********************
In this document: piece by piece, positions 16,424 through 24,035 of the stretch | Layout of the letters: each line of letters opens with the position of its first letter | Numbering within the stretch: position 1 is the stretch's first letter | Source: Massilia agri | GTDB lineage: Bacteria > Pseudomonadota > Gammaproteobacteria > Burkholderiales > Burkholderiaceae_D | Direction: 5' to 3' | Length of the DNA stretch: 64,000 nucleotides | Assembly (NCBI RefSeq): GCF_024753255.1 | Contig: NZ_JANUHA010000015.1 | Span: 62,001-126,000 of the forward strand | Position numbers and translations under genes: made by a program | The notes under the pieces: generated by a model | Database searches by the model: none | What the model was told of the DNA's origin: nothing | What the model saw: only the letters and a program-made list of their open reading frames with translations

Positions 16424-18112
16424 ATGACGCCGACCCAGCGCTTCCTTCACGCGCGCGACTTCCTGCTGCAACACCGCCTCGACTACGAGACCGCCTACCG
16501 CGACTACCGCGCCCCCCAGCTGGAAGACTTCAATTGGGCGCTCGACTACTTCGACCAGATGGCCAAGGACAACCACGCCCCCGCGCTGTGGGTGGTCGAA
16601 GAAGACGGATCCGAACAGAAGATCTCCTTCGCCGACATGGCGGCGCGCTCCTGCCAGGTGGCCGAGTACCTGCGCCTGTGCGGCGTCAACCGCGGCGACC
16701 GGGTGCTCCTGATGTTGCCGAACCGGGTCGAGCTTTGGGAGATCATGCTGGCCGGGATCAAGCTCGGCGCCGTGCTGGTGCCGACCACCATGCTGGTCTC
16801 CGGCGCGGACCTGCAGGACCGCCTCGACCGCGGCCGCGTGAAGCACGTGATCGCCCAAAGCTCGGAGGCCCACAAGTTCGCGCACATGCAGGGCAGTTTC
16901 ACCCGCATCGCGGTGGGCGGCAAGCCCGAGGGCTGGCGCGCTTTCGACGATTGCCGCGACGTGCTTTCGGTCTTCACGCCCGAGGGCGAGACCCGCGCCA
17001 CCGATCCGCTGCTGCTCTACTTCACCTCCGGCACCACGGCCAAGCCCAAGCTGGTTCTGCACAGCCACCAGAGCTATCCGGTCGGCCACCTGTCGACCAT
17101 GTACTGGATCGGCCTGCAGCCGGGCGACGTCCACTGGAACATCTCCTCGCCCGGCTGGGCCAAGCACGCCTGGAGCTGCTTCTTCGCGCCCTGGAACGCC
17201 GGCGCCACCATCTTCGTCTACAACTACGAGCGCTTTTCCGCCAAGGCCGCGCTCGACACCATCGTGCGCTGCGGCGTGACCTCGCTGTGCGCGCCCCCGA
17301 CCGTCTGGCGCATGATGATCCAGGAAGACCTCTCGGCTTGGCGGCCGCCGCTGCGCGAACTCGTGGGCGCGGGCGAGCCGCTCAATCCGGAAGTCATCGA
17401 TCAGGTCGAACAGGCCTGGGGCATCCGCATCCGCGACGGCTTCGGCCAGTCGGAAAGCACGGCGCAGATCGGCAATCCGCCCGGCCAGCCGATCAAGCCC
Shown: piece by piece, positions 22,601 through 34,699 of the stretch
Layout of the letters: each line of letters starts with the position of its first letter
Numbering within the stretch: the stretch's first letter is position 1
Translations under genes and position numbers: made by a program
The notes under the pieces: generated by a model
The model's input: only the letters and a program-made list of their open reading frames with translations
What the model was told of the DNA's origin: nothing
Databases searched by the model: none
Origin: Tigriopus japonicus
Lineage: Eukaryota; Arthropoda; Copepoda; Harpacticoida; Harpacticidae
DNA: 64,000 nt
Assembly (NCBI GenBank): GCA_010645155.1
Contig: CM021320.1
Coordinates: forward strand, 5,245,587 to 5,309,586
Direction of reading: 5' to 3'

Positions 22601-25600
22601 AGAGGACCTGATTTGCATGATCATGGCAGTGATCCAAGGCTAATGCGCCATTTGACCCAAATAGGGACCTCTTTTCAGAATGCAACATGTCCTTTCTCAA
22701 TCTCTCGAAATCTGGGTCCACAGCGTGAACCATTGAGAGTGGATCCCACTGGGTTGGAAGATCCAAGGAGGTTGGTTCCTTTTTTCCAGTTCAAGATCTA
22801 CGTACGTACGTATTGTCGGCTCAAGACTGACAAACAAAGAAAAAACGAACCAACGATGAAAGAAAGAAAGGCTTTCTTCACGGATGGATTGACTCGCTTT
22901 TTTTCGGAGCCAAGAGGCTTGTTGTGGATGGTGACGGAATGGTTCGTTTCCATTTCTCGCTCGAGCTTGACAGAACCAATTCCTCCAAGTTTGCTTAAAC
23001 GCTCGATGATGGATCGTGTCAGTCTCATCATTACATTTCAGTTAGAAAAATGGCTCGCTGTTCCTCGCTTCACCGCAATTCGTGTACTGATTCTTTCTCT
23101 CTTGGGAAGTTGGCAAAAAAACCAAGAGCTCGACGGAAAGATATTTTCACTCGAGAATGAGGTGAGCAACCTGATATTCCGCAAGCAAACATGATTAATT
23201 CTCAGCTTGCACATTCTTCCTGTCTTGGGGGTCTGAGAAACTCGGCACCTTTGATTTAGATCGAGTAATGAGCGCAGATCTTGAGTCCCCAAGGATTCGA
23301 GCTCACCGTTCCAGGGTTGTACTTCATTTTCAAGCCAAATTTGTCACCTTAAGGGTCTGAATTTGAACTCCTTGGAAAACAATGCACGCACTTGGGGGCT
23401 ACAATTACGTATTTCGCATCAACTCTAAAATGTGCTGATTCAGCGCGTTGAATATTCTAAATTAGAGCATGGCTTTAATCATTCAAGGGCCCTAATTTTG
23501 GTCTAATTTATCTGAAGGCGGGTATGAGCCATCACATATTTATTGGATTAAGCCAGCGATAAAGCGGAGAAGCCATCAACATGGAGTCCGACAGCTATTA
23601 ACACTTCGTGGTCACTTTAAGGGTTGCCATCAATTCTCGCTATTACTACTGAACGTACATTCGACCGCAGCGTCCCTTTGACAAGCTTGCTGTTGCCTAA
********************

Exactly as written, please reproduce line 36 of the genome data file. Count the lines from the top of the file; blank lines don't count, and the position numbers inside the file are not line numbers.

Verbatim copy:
23201 CTCAGCTTGCACATTCTTCCTGTCTTGGGGGTCTGAGAAACTCGGCACCTTTGATTTAGATCGAGTAATGAGCGCAGATCTTGAGTCCCCAAGGATTCGA